When the first fossil, a crocodilian, was discovered in 1875 in the oil-shale deposit now known as the Messel Pit (Smith et al. 2018b), or “Messel” for short, it is certain that no one could predict the future importance of the site for science. Since that time, a vast trove of fossils, numbering in the many tens of thousands (Uhl et al. 2018), has been discovered and conserved. This effort continues. The deposit has been precisely dated to the early-middle Eocene boundary interval. And more generally, the climate of this time has been recognized as a “greenhouse climate” (e.g., Burke et al. 2018), one characterized by high atmospheric CO2 concentrations, higher overall temperatures, and lower seasonality. Messel is thus a window into the kind of world into which anthropogenic climate change may lead us in (geologically speaking) a breathtakingly short time.
Located near Frankfurt am Main, Germany, Messel represents an ancient maar lake, like those in the Volcanic Eifel and other areas (Fig. 1) today, created by volcanic eruptions 48.2 million years ago (Lenz et al. 2015). While the oblong pit today is less than 1 km in extent, the lake may once have been much larger (Büchel and Schaal 2018). The oil-shale comprises very fine laminae of clay minerals and organic remains, which were laid down at a rate of about 0.14 mm/yr (after compaction). The light part of the year is represented mostly by remains of a green alga, Tetraedron minimum, whereas mostly clay minerals were deposited in the dark part of the year when photosynthesis was depressed. Essentially all fossils come from this oil-shale.
Figure 1. The margin of Lake Messel might have looked like Longwan, China, a modern example of a maar lake. Photograph: Stephan Schaal.
Messel belongs to a class of deposits known as Konservat-Lagerstätten, or “conservation deposits,” which are characterized by a very high quality of preservation (see below). However, the excavation of these deposits is time-intensive, and for many decades the Messel Pit was operated only by mining interests – similar to Solnhofen in southern Germany or Quercy in France. Specifically, at Messel, economically valuable organic compounds (such as fossil fuels) were won from the oil-shale (Schaal and Schneider 1995). While miners could not overlook large fossils in the oil-shale, a special technique had to be developed to transfer the fossils onto liming wax or synthetic resins. This prevents the destruction of the fossils that would otherwise occur by the desiccation of the oil-shale. Plants and soft-bodied animals like insects, on the other hand, are typically conserved on oil-shale submerged in glycerin, which also protects the fossils from desiccation. By use of this technique the fossils of Messel had become well known by the 1970s, when mining operations permanently ceased. In 1995, Messel was inscribed on the list of UNESCO World Heritage sites.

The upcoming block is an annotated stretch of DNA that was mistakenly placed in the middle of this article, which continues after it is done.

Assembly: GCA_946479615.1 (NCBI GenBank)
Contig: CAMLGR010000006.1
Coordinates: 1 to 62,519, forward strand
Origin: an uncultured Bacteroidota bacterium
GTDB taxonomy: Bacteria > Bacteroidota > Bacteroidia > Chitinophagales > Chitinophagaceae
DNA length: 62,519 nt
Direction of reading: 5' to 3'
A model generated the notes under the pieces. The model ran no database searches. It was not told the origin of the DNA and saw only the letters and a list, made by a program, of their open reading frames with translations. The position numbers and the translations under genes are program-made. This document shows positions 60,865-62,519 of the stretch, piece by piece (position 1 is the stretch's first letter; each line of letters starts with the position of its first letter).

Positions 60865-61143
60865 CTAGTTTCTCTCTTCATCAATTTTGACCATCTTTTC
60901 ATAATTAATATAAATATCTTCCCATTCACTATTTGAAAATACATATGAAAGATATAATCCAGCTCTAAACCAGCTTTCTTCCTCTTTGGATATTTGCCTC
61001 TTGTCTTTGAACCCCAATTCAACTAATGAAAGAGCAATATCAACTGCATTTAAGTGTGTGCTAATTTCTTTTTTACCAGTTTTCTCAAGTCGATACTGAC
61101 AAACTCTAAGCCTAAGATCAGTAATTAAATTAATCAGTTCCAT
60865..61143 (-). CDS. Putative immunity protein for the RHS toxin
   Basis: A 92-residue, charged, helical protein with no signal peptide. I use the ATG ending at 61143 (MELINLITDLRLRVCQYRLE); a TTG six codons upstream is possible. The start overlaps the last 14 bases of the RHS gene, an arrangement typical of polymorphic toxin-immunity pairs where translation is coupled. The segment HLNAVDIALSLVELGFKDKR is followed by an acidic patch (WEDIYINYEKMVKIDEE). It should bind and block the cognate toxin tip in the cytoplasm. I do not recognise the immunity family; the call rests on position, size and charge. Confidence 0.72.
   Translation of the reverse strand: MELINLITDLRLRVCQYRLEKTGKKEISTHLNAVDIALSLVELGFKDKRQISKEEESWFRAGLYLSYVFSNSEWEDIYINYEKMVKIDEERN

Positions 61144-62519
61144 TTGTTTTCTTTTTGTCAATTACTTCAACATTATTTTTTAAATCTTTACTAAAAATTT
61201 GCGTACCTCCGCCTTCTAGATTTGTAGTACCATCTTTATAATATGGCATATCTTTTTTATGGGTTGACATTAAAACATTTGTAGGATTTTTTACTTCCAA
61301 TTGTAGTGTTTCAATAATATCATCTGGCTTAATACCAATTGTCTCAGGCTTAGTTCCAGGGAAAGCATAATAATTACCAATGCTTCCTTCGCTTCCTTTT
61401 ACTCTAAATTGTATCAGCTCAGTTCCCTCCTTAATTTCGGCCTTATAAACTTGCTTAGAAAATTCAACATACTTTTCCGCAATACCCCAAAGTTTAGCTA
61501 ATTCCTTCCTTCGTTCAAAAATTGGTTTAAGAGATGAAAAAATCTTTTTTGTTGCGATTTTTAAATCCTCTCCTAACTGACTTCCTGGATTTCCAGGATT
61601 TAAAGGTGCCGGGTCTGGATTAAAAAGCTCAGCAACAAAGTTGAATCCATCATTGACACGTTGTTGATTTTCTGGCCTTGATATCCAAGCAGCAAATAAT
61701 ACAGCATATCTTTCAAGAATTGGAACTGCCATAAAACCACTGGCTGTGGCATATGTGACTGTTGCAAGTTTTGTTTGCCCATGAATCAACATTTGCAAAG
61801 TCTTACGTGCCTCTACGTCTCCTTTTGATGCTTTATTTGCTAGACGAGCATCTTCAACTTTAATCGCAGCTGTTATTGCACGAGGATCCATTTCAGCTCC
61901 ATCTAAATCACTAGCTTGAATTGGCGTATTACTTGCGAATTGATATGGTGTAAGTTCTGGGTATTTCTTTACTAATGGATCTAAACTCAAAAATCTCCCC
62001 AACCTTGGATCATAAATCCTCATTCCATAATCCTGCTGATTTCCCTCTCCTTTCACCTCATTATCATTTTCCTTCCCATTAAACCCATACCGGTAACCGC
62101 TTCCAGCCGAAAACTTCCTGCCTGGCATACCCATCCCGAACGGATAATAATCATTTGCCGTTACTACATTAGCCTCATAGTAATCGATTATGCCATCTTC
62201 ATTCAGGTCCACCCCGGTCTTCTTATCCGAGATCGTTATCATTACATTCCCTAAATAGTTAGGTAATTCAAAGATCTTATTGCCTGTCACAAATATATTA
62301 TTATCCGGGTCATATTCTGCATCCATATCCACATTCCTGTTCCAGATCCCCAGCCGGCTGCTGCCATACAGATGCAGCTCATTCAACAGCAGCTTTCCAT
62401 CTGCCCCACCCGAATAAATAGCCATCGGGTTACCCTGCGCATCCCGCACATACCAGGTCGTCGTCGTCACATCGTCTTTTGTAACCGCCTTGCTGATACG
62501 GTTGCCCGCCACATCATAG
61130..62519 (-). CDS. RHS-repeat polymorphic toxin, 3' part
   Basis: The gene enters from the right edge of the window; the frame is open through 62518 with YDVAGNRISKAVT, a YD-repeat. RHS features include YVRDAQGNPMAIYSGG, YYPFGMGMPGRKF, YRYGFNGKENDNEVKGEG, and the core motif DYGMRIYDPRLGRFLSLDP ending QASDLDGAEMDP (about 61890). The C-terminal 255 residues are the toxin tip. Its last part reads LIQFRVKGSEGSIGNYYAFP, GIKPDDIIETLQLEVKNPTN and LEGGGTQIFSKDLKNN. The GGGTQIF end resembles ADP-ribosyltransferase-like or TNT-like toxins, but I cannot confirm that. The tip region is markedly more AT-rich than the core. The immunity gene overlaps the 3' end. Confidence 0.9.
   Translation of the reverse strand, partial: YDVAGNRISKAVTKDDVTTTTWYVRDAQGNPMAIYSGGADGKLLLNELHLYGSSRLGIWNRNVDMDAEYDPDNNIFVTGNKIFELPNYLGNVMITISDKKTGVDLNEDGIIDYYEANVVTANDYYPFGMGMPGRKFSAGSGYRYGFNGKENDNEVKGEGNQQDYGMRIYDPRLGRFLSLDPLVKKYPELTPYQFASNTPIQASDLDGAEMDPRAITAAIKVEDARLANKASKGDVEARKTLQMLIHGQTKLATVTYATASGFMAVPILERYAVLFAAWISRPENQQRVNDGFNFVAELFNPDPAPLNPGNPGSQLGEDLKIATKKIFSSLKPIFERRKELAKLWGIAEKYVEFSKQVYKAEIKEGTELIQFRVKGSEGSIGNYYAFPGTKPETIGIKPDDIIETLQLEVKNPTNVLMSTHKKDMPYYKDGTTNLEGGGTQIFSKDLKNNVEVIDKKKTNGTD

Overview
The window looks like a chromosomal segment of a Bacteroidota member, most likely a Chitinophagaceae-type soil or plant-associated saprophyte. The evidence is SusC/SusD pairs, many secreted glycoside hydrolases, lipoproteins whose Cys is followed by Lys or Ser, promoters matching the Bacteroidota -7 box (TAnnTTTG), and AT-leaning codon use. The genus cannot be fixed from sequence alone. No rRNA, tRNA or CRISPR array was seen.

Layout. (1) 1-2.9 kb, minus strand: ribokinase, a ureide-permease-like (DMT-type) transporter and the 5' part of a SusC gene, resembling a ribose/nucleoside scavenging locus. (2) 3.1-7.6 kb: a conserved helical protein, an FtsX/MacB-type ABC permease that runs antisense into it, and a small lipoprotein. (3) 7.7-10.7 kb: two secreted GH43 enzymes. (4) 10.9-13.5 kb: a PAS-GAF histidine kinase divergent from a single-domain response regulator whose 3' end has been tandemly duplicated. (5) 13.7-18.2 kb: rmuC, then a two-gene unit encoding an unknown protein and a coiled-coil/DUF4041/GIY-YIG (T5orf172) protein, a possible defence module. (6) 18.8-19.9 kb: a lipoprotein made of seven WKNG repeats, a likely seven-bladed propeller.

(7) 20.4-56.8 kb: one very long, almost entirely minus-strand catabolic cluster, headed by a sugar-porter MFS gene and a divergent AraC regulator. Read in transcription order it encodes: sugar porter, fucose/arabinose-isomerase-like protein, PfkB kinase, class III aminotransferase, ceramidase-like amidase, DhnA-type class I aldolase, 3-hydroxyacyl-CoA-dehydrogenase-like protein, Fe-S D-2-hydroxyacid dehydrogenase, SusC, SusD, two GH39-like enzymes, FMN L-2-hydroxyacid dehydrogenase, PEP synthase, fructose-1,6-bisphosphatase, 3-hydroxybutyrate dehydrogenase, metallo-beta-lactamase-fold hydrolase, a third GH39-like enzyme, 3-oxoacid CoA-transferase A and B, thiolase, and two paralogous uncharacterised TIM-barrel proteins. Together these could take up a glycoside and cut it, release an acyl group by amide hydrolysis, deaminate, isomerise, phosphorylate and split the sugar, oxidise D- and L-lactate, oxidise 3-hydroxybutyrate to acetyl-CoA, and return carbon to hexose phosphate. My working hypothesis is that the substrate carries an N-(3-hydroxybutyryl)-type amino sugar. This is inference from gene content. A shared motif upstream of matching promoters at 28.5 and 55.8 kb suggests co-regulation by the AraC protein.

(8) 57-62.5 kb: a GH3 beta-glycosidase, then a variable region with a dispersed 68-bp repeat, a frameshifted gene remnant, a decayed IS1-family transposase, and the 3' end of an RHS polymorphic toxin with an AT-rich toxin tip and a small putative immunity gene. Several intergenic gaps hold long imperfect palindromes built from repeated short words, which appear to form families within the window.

How did Messel Come to Be?
Messel is situated on a kind of broad, fault-bounded ridge (horst) on the margin of the Upper Rhine Graben. The region was volcanically active during the Eocene, and numerous eruptions are documented (Schumacher 2002). In some of these, groundwater contacted near-surface magma, explosively vaporizing and ejecting overlying rock to form a crater that rapidly filled with water, forming a maar lake. Such eruptions are called “phreatomagmatic.” The origin of Messel can be traced to just such an eruption (Schulz et al. 2002).